4110 Mystic Valley Parkway, Medford
Hours: Sunday to Thursday, 11:30 a.m. to 10 p.m.; Friday and Saturday, 11:30 a.m. to 11 p.m.
Major credit cards accepted.
For all the charms of Indian cuisine, the restaurants serving it seldom break new ground with their menus or ambience.
But Kabab Corner, a relatively recent arrival on the Medford dining scene, is a refreshing departure from the tried and true. Sure, there are samosas and lassis, malai kofta and tandoori chicken. But there are wonderful dosas from south India and contemporary Bombay-inspired appetizers, which I haven’t seen on many other menus.
Hidden away at the far end of a strip mall abutting busy Wellington Circle, the restaurant is bright and airy, with big windows and high ceilings. The neutral décor is reminiscent of
The music (Bollywood dance party, anyone?) is also a marked departure from the sleepy sitar soundtrack that’s often heard at other Indian restaurants. It might not be to everyone’s liking, but it’s certainly distinctive.
Kabab Corner’s varied appetizers provide an especially strong start to a meal. The dahi sev poori ($6) was like nothing I’ve eaten before: light-as-air lentil crisps and potato cubes drenched with tangy whipped yogurt and sweet tamarind sauce. Simultaneously crunchy yet creamy, tart yet sweet, it was a welcome change of pace from the usual pakoras and samosas.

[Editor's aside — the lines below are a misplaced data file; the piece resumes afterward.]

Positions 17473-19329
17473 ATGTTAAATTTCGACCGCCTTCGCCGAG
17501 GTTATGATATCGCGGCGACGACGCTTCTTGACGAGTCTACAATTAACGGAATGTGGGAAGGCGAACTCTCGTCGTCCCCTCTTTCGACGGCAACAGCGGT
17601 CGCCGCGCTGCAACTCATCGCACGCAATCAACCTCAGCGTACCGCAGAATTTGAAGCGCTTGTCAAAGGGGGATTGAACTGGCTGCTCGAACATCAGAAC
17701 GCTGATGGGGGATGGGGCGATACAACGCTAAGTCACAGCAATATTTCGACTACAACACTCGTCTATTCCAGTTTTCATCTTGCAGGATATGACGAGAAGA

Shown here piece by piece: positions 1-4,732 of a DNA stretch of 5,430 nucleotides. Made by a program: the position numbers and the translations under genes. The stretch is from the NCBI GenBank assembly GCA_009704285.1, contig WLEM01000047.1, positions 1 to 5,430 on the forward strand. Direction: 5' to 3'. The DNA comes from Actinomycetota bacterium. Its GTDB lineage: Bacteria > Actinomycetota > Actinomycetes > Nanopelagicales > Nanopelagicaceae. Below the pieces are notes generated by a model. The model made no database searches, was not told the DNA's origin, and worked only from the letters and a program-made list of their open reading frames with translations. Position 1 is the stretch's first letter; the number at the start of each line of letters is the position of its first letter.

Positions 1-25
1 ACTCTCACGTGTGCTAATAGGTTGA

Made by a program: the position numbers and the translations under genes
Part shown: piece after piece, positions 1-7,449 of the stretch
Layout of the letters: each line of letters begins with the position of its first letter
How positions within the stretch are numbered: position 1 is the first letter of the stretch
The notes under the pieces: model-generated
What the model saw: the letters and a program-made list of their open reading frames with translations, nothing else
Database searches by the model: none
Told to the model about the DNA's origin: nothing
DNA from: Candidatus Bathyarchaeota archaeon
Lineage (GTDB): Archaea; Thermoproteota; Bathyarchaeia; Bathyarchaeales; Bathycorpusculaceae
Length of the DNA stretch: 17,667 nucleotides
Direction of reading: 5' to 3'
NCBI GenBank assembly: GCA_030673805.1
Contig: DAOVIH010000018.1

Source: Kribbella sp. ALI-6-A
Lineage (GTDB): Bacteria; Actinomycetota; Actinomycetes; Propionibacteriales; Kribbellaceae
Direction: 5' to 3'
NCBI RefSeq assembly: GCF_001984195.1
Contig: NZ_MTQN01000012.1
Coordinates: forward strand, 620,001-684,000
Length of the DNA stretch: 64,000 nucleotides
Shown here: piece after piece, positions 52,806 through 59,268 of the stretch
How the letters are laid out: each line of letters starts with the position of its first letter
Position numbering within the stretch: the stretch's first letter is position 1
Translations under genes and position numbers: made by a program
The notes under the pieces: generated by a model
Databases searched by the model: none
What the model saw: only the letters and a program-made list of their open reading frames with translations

The appetizers also include various dosas, crispy crepes made of rice and lentils. The lamb dosa ($11) was delicious, its chewy minced lamb filling offset by soft potatoes and onions. It was wonderful when dipped either in the provided sambar (a lentil-based vegetable soup) or coconut chutney.
Moving on to the entrees, the chili paneer ($13) was a delightful pairing of soft homemade cheese with flavorful ginger, garlic, and green chilies. The baingan bhartha ($12), roasted eggplant with ginger, garlic, onions, and spices, was extremely flavorful, a far cry from the many bland and mushy incarnations of this dish.
The peshawari naan ($4), Indian flatbread stuffed with almonds, cashews, raisins, coconut, and honey, almost upstaged the entrees. This sweet delicacy leaves little need for dessert.
Aside from this over-the-top naan, Kabab Corner’s fare seems lighter than most Indian food. The lassis ($3), while tasty, are somewhat watery, more a juice than the customary milkshake-style beverage. The chicken tikka masala ($14) isn’t swimming in the usual buttery sauce, although it has enough spice that there’s not much sacrifice on flavor.
The same cannot be said of the reshmi kabab ($14), chunks of chicken marinated in sour cream and spices and cooked in a clay oven. Save this for the member of your party who can’t tolerate bold flavors.
At $6.50 on weekdays and $8 on weekends, the lunch buffet, from 11:30 a.m. to 3:30 p.m., is a great way to sample widely from the expansive menu.